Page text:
I hear and read this question all the time: how do I get my daughters/kids interested in STEM? (for those who haven’t heard this acronym before, it stands for “Science, Engineering, Technology, and Math,” sometimes expanded to STEAM to include Art).
I generally agree with most of the advice given: access to interesting, hands on materials, encouraging curiosity and exploration, exposing them to inspiring examples and role models.
However, as a teacher I sometimes wonder about the effect on kids of labeling some activities more “stemmy,” and therefore more awesome. Looking back, I feel incredibly grateful to my parents that I don’t recall a single thing I did as a kid being labeled one way or another.
I am by some definition a STEM-kid success story. I have several degrees in Computer Science, and another from MIT in a technology research program (Media Lab). I now teach programming and electronics and am thoroughly immersed in making things in the world of computing.
However, as a high schooler and younger I was mostly the kid that would probably make the parents asking the STEM question panic! I wanted to be a princess for most of my young childhood and forced everyone around me to role-play as various members of the royal family. I loved reading novels and making crafts. I enjoyed computers, but mostly used them to write dramatic fantasy stories, look up origami diagrams and pictures of bunnies, and make art (I still think Kid Pix is the best piece of software ever written). In 9th grade, my dad encouraged me to take a programming class. I hated it and dropped it after a semester.
So how did I end up in STEM? In college, after starting out as an industrial design major and dabbling in psychology, I took another programming class and got hooked. Fast forward 10 years: I’m still in love with the field, and keep discovering new intersections with my other interests, from crafts to education.
Sooo…what’s the point? I feel like my parents gave me room to pursue my interests without stressing out about how STEM they were.
When I hated that first programming class (I can tell that story another time!), my computer scientist dad said “sorry you had a bad experience!” and helped me drop the second semester of the class. He never pushed, but continued to invite me to different kinds of tech events, including workshops at his lab.
When I asked for a sewing machine around 10 years old, my mom got me one for my birthday. As an adult I learned that her very traditional homemaker mother had taught her to sew with the idea that she would follow a similar life path to her own. My mom “rebelled” and became an electrical engineer, yet was completely supportive of her daughter’s (my) interest, to the point where it didn’t occur to me to question it. I spent many happy hours making doll clothes, and taking the darn thing apart every 20 stitches or so when it tangled horribly. Now I’m quite comfortable taking apart all kinds of machines, and I have a much better intuition for solving engineering problems that require understanding complicated topologies, and how flat pieces turn into curves.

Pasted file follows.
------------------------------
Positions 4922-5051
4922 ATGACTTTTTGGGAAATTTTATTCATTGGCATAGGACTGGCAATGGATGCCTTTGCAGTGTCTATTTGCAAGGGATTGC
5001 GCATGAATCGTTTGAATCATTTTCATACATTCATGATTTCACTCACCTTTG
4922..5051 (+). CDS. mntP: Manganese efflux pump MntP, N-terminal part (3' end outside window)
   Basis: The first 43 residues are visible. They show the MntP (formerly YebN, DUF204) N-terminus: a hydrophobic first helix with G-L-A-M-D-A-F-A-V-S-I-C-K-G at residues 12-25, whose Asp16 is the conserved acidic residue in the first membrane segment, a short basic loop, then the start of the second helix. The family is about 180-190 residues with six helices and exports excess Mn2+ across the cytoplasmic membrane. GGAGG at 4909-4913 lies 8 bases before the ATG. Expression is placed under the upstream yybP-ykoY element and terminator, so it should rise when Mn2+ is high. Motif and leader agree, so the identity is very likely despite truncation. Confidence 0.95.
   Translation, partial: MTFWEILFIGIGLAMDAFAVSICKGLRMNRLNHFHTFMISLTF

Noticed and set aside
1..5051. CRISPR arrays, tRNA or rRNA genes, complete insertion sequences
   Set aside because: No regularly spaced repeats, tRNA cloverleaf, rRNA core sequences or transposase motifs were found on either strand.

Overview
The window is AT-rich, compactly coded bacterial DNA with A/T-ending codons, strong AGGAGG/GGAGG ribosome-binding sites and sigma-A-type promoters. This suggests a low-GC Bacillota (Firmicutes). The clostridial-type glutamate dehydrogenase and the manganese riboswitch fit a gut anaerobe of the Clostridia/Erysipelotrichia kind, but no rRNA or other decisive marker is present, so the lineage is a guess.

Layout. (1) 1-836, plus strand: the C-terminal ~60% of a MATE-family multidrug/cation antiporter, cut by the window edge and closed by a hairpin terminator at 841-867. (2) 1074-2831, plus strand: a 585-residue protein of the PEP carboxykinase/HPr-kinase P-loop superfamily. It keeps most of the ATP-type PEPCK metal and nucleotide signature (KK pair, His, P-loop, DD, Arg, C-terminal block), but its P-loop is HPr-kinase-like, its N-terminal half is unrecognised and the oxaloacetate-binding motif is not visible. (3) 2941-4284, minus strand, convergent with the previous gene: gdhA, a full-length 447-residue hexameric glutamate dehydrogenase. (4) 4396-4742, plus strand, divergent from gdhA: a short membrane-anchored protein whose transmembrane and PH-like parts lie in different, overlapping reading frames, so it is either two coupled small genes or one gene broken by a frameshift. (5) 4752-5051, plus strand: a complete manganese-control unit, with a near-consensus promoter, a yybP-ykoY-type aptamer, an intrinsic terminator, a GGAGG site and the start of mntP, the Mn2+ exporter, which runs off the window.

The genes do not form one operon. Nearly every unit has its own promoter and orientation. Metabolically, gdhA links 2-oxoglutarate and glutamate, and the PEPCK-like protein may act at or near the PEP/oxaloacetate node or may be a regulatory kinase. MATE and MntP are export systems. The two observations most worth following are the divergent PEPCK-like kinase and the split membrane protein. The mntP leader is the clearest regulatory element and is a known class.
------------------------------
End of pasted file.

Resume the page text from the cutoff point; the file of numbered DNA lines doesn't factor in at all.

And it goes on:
I feel like I’m falling back into the STEM trap in the way I am describing some of these things, as though these seemingly unrelated activities were justified by turning out to have some connections to engineering. I was trying to make the point that my parents were totally okay with them not going that direction, and this gave my siblings and me a really important kind of freedom. My sisters went into art, animation, music, film, fashion. One brother went into philosophy and education, the youngest two love cooking, art, poetry, writing, sculpture, music, video games.
Just to close, I absolutely disagree with people who say that it’s a true meritocracy, and girls who are interested will just find their way into STEM fields on their own. There are a lot of barriers along the way, including toxic culture, societal expectations, and the sorts of toys marketed to girls vs. boys. That “inspirehermind” ad literally made me cry the first time I saw it (GIVE HER BACK THAT POWER DRILL RIGHT THIS SECOND WHAT ARE YOU THINKING?!!!!!!) (and the Youtube comments are even more painful).
Also, I think I’m understating here how much my parents were role models and examples of gender equality, beyond exposing me to different activities. They didn’t actually show me all that much of what they did at work until I was much older (“they work with computers or something”) but it was their casualness about it all that made a world of difference.
I guess I’m suggesting: definitely do expose your kids to lots of interesting tools, materials, ideas, and people. But then don’t panic too much if your kids have lots of interests, and they don’t seem very STEM to you.
Also, if we’re bringing shop class back to the 21st century, how about home ec, too?
[Side note about my dad: he grew up in a time and place where it was taken for granted that women worked in tech too, and so he has this wonderful bemused attitude at the idea that they wouldn’t. Around him, it really just doesn’t occur to you that you’re doing anything unusual. He also basically lives and breathes a deep respect and valuing of different disciplines.]
[Side note about my mom: she had this one corner of the kitchen table she used both to iron clothes and solder circuits (not at the same time – that’s more my generation!) She fixed my bicycles and calculators, and sewed us halloween costumes from scratch. As a single mom, she was the handywoman of the house, kept it squeaky-clean, and cooked us three meals a day from scratch. Now, as an older woman in tech who loves being an engineer and has never been interested in management, she faces a lot of really frustrating moments. She’s got a pretty wonderful sense of humor about it though (“son, what are you trying to explain to me here, I’ve been working with I2C since you were in diapers”)]